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Stanley Anderson, The National Gallery

Interior with figures sleeping on seat in left foreground, two Spanish paintings on wall in left middleground, doorway to right with room with standing and seated figures and two paintings.

Stanley Anderson
Stanley Anderson was born at 11 North Road, Bristol, on 11 May 1884, the son of the general and heraldic engraver, Alfred Ernest Anderson, and his wife, Emma Bessie (née Mitchell). He had a twin sister, Rosa, and a younger sister, Irene. Anderson attended the Merchant Venturers’ Technical College, Bristol, and, while there, determined to become an artist. Somewhat against his will, he became apprenticed to his father at the age of 15 but, as a result, learned the founding skill of his art: engraving on metal with precision. Out of the meagre earnings of an apprentice, he paid to attend a weekly evening class at Bristol Municipal School of Art, and study under its Principal, the painter-engraver, Reginald Bush. In 1907, he also joined the Bristol Savages, a club for artists, writers and musicians that included Bush among its members.The printmaker and painter, Stanley Anderson, was a major figure in the revival of line engraving between the WWI and WWII. If his long career allowed for a diverse range of subjects, his skill was displayed particularly well in a series of prints of farm workers and rural craftsmen. His work is represented in numerous public collections, including the British Museum and the V&A; and the Ashmolean Museum (Oxford) and The Fitzwilliam Museum (Cambridge).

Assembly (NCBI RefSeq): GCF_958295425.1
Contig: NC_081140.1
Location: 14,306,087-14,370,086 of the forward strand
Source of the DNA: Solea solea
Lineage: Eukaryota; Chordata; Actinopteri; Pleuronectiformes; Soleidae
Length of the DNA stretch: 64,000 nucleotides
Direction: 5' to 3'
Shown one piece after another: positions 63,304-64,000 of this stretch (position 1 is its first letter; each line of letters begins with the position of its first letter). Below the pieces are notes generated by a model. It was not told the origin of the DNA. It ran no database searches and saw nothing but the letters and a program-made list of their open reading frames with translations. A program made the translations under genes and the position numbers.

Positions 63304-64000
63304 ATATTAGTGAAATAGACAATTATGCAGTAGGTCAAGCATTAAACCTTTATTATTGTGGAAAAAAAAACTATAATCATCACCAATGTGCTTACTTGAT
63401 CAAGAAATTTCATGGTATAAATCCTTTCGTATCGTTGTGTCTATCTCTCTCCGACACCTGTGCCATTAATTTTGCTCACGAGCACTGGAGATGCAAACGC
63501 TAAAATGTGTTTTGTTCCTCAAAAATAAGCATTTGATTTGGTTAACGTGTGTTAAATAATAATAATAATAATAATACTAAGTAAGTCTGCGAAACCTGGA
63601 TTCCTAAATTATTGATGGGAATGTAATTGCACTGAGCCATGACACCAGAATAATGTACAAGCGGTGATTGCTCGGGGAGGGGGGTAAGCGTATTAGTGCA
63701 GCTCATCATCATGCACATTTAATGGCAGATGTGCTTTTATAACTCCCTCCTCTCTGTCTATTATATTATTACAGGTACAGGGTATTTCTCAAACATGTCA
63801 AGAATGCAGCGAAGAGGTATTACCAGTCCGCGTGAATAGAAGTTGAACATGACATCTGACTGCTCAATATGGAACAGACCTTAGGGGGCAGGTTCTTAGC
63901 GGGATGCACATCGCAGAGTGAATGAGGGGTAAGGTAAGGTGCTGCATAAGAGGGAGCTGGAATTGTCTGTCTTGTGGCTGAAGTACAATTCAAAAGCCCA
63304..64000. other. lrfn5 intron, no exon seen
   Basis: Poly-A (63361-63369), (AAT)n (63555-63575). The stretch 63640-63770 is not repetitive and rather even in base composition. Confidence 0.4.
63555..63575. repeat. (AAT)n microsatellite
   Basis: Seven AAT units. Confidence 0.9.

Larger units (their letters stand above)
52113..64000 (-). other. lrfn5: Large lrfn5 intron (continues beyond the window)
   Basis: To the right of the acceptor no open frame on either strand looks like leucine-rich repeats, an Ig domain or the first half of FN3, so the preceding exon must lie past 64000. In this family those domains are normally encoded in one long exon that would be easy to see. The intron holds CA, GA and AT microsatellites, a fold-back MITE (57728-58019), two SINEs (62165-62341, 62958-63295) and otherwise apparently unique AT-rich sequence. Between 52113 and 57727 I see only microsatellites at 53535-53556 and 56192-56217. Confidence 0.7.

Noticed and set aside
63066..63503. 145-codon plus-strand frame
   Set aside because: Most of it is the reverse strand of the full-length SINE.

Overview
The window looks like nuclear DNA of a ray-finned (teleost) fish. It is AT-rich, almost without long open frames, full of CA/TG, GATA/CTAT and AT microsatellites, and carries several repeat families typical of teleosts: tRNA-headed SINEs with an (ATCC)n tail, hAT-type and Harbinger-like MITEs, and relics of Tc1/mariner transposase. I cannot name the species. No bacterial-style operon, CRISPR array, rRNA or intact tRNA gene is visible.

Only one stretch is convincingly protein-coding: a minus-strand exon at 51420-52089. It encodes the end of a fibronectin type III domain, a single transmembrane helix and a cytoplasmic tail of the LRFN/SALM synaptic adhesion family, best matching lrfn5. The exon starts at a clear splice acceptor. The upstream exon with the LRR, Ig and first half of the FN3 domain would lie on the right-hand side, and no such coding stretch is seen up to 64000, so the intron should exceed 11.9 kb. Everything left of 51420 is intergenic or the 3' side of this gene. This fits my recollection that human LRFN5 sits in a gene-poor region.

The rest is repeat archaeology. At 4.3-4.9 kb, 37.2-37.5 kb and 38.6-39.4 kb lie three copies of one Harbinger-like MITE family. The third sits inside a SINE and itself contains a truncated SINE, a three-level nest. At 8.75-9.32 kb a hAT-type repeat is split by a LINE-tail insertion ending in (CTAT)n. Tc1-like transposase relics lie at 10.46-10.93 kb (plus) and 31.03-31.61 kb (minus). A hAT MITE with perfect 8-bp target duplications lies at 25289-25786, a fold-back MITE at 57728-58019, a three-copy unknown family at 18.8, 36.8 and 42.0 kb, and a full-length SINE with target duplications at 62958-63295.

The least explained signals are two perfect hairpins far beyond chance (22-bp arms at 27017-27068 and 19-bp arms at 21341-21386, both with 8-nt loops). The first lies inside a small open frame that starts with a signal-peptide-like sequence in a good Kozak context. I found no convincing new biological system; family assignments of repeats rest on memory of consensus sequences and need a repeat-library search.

The National Gallery, c. 1940
Overall: 13 1/16 x 15 15/16 in. (33.2 x 40.5 cm)
Gift of C. William and Eleanor Reiquam